Ok so I know this is a bit late to be relevant. But these are fresh marshmallows and they are still delicious even if Easter has passed us by already. Plus, I can re-blog this next year. I was just so frickin’ busy the days preceding Easter, there was no hope of getting this written up and published in time. Oh well.
Another disclaimer, my peeps didn’t end up looking like peeps at all. There is a real learning curve to piping fresh marshmallow, which is what you do to form these treats. My first few “peeps” looked more like little yellow worms or something. I was actually laughing-out-loud at myself. At least I wasn’t cursing. But yea, by the end I was proud that they were turning out somewhat bird-like. They look more like geese or something though. If I had had more marshmallow, I think they would have gotten closer and closer to their desired form but I ran out and wasn’t about to make anymore.
Check out this link with pictures on to make these Easter treats from about.com. The recipe attached to this tutorial is also the one I used and will include below. I think part of my problem in piping my chicks is that I wasn’t holding my piping bag at 90 degree angle. Somehow in my mind I should be holding it at a 45 degree angle but this made the marshmallow push away from me as I piped it out, resulting in a bird that was too long and not “fat” enough. Again, something I learned as I was running out of marshmallow. But I can pass this lesson onto you.
If you don’t want to try to pipe-these-peeps, you could make a flat sheet of marshmallow on a parchment-lined sheet tray, allow it to firm up and then use a cookie cutter to make desired shapes and then roll it in sugar. You just won’t want to wait too long to roll it in sugar or the sugar won’t adhere very well. Of course, if you have dyed the sugar, think maybe a nice lavender or pink for some Easter bunnies, you may not need to coat it in additional sugar.
Dying the sugar for the outer coat of these peeps is necessary but a bit tedious, just be patient. And make sure you sift the sugar when you are done coloring it or you will end up with bit pieces of clumped sugar/dye on your final product.
Another thought on these peeps, or on any creation you make with this homemade marshmallow- wouldn’t it be excellent dipped in chocolate???
(Slightly adapted from “Marshmallow Chicks” on about.com)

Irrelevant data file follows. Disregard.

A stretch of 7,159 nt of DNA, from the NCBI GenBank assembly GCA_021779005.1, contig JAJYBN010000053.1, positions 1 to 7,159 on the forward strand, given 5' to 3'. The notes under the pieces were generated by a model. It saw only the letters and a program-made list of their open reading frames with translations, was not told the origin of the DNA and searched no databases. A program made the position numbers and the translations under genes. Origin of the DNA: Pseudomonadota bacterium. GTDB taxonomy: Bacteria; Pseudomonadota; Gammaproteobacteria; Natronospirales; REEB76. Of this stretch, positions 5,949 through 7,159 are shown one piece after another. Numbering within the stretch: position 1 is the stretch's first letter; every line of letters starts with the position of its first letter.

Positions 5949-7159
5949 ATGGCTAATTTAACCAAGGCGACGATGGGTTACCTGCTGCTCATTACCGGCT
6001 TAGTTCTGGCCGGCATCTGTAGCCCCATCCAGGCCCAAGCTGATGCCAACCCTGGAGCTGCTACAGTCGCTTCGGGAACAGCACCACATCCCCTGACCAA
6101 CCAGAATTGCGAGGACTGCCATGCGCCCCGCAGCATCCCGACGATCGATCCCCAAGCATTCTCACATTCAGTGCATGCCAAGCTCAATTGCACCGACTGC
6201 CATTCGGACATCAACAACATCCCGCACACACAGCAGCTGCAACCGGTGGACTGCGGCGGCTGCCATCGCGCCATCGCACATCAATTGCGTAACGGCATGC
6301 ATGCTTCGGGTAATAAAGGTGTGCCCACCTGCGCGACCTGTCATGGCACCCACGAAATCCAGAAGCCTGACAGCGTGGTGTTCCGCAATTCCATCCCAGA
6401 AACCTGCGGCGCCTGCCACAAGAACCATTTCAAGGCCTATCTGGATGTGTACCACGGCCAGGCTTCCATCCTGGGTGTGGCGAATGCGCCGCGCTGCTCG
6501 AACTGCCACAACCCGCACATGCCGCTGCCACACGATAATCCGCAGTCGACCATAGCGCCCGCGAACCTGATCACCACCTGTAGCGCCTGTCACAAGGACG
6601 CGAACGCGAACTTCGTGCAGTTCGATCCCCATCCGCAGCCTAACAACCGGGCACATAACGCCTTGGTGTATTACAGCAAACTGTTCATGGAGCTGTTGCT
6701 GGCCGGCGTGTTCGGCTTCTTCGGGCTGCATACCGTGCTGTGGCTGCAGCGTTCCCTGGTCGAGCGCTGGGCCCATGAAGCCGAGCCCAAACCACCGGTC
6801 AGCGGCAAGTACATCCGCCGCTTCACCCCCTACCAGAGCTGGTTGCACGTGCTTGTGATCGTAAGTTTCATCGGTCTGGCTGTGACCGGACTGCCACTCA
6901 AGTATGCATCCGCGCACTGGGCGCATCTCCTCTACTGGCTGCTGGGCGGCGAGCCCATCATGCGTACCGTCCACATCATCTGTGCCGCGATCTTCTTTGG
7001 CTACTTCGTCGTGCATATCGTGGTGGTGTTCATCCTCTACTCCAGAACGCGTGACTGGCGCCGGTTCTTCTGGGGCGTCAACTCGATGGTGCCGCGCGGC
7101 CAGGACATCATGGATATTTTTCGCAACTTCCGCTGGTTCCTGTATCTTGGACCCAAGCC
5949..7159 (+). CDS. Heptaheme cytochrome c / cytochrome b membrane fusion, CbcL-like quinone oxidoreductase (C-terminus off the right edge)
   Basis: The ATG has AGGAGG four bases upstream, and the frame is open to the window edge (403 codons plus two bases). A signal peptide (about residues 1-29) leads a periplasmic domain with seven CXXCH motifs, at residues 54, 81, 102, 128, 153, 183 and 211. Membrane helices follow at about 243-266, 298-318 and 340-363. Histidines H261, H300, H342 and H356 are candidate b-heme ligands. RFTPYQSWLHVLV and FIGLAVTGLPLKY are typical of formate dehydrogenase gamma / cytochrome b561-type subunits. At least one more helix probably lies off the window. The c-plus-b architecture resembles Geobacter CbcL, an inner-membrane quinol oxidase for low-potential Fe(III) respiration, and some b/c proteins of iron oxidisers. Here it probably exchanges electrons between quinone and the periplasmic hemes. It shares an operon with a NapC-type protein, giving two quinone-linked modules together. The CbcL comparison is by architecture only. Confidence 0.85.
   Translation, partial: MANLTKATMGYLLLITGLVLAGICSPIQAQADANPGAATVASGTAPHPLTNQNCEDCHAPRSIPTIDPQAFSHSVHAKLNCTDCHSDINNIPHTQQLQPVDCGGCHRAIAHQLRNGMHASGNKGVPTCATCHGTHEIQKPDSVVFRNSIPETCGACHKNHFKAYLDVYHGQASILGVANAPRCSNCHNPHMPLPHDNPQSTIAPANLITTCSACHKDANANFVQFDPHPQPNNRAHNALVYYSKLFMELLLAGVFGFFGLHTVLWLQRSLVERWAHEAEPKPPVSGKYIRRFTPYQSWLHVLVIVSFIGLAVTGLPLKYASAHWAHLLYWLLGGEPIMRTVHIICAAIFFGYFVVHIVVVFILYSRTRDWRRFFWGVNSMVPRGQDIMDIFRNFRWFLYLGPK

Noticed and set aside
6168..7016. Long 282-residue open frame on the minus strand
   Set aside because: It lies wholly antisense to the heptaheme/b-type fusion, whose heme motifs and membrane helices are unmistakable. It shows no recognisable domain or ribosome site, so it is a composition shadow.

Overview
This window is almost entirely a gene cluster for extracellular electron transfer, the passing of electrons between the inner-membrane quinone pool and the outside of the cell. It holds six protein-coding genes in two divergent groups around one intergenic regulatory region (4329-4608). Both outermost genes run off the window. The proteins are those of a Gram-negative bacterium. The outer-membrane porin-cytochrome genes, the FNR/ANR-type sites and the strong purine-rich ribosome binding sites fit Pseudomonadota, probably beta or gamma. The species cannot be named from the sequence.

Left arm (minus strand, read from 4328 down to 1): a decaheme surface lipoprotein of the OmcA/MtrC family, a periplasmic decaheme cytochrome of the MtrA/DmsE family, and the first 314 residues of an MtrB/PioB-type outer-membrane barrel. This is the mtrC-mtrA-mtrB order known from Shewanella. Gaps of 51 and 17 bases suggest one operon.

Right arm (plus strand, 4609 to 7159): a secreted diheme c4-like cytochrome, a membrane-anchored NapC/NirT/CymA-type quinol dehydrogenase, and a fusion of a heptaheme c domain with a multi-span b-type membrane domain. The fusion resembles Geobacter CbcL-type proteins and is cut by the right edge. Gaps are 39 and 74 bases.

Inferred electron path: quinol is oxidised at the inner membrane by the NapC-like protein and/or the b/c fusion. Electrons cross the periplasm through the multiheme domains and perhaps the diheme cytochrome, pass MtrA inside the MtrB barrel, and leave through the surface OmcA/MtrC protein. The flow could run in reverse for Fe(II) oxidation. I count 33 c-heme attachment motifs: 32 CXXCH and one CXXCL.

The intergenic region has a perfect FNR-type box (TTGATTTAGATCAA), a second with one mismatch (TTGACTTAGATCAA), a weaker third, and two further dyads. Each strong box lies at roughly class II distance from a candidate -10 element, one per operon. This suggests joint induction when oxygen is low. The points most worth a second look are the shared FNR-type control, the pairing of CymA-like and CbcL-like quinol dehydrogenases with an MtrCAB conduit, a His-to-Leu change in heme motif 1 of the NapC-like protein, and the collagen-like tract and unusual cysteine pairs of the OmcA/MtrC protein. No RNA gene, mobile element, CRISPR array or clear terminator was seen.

- 3 cups granulated sugar, divided use
- Yellow food coloring
- 9 tablespoons water, divided use
- 2.5 teaspoons (1 envelope) unflavored gelatin
- 1 tsp. pure vanilla extract
- 1 tbsp. cocoa powder or chocolate chips
- Piping bag with 1/2-inch round tip
- Candy thermometer
- Mixer with whisk attachment
- Place 2 cups of the granulated sugar in a large, gallon-size Ziploc bag. Add a few drops of yellow food coloring to the sugar. Massage the coloring and sugar together with your hands through the plastic bag, adding more color if necessary to achieve the desired hue. It will take a few minutes to fully distribute the color, so be patient and thorough. Sift the sugar once it is the color you want so that any remaining clumps of color can be removed.
- Prepare a baking sheet by lining it with aluminum foil. Generously spread a layer of colored sugar on the foil.
- Place the gelatin and 5 tablespoons of the water in a small bowl and stir. Allow the gelatin to sit for several minutes until “bloomed”
- Combine the remaining 1 cup of plain granulated sugar and 4 tablespoons of water in a small saucepan. Insert a candy thermometer, bring to a boil over medium heat and cook to soft-ball stage (235 degrees Fahrenheit).
- Once it reaches the correct temperature, remove the pan from the heat and add in the gelatin mixture. Stir with a whisk or a spatula until it is thoroughly combined and no gelatin lumps remain.
- Pour the hot gelatin syrup in the bowl of an electric mixer. Allow it to cool until it is barely warm to the touch.
- Once the gelatin is just warm, begin to beat it with a whisk attachment. Start on medium speed, and once the mixture is no longer clear but has turned white and opaque, add the vanilla and turn the mixer to high speed.
- Beat for 10 minutes, until the candy is stiff, glossy and white. Add in a few drops of liquid yellow food coloring and beat until well-distributed.
- Immediately place the candy in a pastry bag fitted with a 1/2 –inch round tip (or a coupler base without a tip). Pipe the Chicks onto the baking sheet covered with colored sugar. To pipe the Chicks, begin with the body: hold the bag an inch above the surface at a 90 degree angle. Squeeze the marshmallow out, allowing it to form a 1-inch round before beginning to pull back towards you. Taper as you move backward, forming a 3-inch body. Release pressure and pull the bag upward to form the “tail.”
- Next, form the Chick head by again placing the bag at a 90 degree angle. Pipe on top of your body segment, and move the bag back toward the tail. Once you have reached the middle of the body, reverse directions and move the bag back toward the front of the chick’s body. Simultaneously release pressure on the bag so that the marshmallow stops flowing and tapers off into a “beak” shape. Now is a great time to refer to the Marshmallow Chicks photo tutorial to help you out! Depending on the size of your chicks, you should get about 18-20 marshmallow chicks from this recipe.
- While the marshmallow is still wet, sprinkle the chicks all over with the remaining colored sugar.
- Mix the cocoa powder with a few drops of water to form a thick paste, or melt the chocolate chips in the microwave. Use a small paintbrush or a toothpick to dot the chocolate on the chicks to form eyes.
- Let the Marshmallow Chicks sit out at room temperature for 4-6 hours to set the marshmallow before enjoying them. Store them at room temperature in an airtight container, and for best texture, enjoying within 2-3 days.